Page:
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Entering the Santander Department of Colombia: What Changes?

Colombia is the 2nd most bio-diverse country in Latin America. First is Brazil, which contains much of the rainforest and is enormous compared to Colombia.

By sara burdickPublished 5 months ago 4 min read

When you travel here and go to different regions, you also see the diversity. From the people, the accent, the landscape, and most of all, the food. Most foreigners I meet complain about the food, but I love it.

Especially when each region has a spin on its version of Colombian food, I had the best arepa of my life two weeks ago on the street in Tunja: cheese with Bocadillo in the middle. I still think about that arepa.

Today, I am in the town where Bocadillo comes from, Velez, in the Santander region. I left the region of Boyacá.

Now I sit in a small mountain pueblo, where the weather has changed from cool to hot. The people dress like they are at the beach, and no one can understand me; they speak so much faster.

I have to adjust my ear and enunciate better, but sometimes, they see me as a foreigner and assume I am not speaking their language when I am.

When you spend a significant amount of time in one area, such as Boyacá, and then hop to the next area, Santander, how much I stick out here is palpable. In the colder climate, my fair skin is not that strange, as many people from Bogotá are lighter completed.

Yet once you reach a sun zone, it’s like I am Casper, the Friendly Ghost, and I just lit up the room. Also, when I got on the bus from Barbosa to Velez, the driver put me up front with him.

We chatted, but he spoke so fast; I felt terrible, but he was giving me a tour of the area; it was a public bus. I helped him collect money; then he told me I should move to Velez because now I know someone: him. He said the area is a safe and beautiful area, and it is.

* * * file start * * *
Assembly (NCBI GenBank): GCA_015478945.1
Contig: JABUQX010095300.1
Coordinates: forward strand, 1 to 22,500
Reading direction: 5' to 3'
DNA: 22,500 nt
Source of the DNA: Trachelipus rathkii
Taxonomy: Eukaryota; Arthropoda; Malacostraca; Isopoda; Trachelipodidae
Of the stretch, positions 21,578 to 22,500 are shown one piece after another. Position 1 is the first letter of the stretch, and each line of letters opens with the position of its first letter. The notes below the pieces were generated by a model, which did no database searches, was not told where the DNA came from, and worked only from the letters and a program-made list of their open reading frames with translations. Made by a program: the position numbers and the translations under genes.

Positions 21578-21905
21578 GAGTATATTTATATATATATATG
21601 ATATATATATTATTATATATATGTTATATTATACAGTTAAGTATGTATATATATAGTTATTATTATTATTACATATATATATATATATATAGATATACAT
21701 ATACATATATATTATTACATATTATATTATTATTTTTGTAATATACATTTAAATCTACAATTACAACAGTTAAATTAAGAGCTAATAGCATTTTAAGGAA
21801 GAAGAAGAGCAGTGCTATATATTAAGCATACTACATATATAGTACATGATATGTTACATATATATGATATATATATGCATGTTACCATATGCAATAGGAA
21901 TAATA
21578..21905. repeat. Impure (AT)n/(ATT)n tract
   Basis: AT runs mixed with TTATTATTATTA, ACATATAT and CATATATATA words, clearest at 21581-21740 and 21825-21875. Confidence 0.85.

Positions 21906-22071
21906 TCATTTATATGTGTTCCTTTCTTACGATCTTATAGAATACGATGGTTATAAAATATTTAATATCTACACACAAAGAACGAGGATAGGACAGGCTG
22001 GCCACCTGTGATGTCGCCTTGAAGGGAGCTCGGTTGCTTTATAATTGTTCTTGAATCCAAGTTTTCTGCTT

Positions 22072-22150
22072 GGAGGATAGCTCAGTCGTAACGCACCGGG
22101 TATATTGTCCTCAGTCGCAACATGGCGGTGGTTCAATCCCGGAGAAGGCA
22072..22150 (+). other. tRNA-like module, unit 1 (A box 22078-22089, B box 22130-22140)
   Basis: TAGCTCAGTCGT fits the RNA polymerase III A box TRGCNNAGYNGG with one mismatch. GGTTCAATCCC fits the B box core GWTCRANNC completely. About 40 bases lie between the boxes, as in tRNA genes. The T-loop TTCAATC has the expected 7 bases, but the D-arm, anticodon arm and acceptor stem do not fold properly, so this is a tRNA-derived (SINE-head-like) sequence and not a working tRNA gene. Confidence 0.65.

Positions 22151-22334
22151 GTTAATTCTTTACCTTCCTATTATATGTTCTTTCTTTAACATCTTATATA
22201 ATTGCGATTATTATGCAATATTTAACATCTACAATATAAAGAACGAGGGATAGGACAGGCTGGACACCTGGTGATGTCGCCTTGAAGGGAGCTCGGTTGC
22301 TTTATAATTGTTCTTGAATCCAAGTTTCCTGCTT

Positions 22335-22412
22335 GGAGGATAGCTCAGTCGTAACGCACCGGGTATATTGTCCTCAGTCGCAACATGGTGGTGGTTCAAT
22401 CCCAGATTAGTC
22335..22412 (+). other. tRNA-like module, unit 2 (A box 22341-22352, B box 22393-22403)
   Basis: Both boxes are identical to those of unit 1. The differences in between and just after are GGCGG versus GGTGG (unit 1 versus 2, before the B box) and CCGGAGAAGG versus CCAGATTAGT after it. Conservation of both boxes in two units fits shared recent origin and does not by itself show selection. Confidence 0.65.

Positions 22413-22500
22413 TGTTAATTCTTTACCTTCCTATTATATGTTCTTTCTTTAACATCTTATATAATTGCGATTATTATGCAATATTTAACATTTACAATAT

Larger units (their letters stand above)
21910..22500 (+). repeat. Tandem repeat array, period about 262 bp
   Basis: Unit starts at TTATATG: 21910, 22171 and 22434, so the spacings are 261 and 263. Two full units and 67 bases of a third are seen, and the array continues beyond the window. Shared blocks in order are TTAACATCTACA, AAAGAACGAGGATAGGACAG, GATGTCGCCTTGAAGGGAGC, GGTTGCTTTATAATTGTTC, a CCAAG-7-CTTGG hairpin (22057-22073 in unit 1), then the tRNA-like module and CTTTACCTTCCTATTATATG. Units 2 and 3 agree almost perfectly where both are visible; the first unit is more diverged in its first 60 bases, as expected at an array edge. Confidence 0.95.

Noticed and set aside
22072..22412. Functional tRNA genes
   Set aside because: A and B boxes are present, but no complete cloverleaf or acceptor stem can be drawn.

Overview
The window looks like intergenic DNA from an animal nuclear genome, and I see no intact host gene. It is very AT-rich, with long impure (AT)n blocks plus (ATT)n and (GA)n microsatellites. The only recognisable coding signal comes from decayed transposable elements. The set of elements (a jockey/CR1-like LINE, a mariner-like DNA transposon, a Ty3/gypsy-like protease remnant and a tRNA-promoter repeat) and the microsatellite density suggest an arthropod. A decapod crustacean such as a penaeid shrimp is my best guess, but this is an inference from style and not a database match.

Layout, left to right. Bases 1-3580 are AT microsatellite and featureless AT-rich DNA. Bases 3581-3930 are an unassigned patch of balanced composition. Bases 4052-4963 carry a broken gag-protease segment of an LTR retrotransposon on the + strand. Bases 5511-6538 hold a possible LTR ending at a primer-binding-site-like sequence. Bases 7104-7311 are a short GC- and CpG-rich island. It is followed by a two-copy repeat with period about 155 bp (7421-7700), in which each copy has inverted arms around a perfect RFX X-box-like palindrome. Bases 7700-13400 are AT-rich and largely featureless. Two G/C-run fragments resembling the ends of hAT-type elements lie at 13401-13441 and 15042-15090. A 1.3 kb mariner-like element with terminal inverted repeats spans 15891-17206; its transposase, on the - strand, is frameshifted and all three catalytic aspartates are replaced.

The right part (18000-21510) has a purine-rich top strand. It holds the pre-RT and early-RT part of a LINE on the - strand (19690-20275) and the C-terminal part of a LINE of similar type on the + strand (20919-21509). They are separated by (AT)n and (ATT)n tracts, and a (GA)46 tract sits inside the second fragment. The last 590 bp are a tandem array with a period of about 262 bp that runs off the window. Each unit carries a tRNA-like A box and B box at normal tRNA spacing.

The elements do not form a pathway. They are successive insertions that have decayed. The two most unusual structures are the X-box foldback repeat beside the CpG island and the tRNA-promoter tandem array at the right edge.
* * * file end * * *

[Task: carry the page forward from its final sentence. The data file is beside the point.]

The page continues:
The town sits on the side of a mountain, and when you look into the distance, all you see are mountain after mountain after mountain. I forgot how much I love the Santander area. I should clarify that I love this country, but each has a unique personality.

Here, they are more flirty and vibrant, as well as more open and warm. With the warmer climates, you can feel the change in the people; even if they pretend not to understand me, I will adapt and figure out how to speak more clearly.

As I previously stated, this region is known for Bocadillo, so what is that? Well, it is the most delicious sweet treat. It is guayaba and panela mixed and then cooled with the texture of jelly candy, sort of, and better!

I believe Santander is significantly cheaper also, as my room, a private hotel room with a bathroom, is 8.50, and lunch costs me 2.50, including chicken, rice, spaghetti, salad, plantains, and lemonade. Yes, it was a lot of food. I still got a cookie next door.

It was not much more in other areas, but sometimes it was up to 5$. While the bus driver gave me the tour, he showed me where all the Bocadillo factories were, where to buy the best Bocadillo, and where to catch the bus to Medellin in a week.

I might stay here until then, as I have a hotel in the center of town, with good wifi, which appears quiet. Minus the usual noise in Colombia, bells, music, and people talking, you get used to the noise. When it’s too quiet, I worry, what’s going on??

Especially in the warmer areas, they are more passionate! Yet today, everyone has been so kind to me, asking if I need help; maybe they don’t see a lot of foreign tourists here, but that never bothers me.

I will go down later, walk around the park, and see the lights for Navidad. Last night was the official beginning of the season, even though it starts December 1. Last night was día de las veritas (day of the little candle), where everyone goes out on their porch, balcony, town center, or street and lights candles, and then we went and walked around Paipa to see the lights.

I had a great end to my time in Boyacá, and as much as I love that region, I will continue searching for an area where I want to live, one preferably with a warmer climate; as soon as summer is over there, it will be colder and rainy most of the year.

I will only be in this area until I have to spend the holidays with friends in Medellin. At least the bus ride is shorter from here than Bogotá.

Yet this is why Colombia is so unique: the small changes you notice from one area to the next, subtle food changes, and the people are the most significant indicators that you have entered a new zone! Buckle up. It may be rocky at first.



solo travelsouth americafemale travelbudget travel

About the Creator

sara burdick

I quit the rat race after working as a nurse for 16 years. I now write online and live abroad, currently Nomading, as I search for my forever home. Personal Stories, Travel and History

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  • Paul Levinson5 months ago

    A really appealing story -- that lunch sounds delicious, and you can't beat the price!

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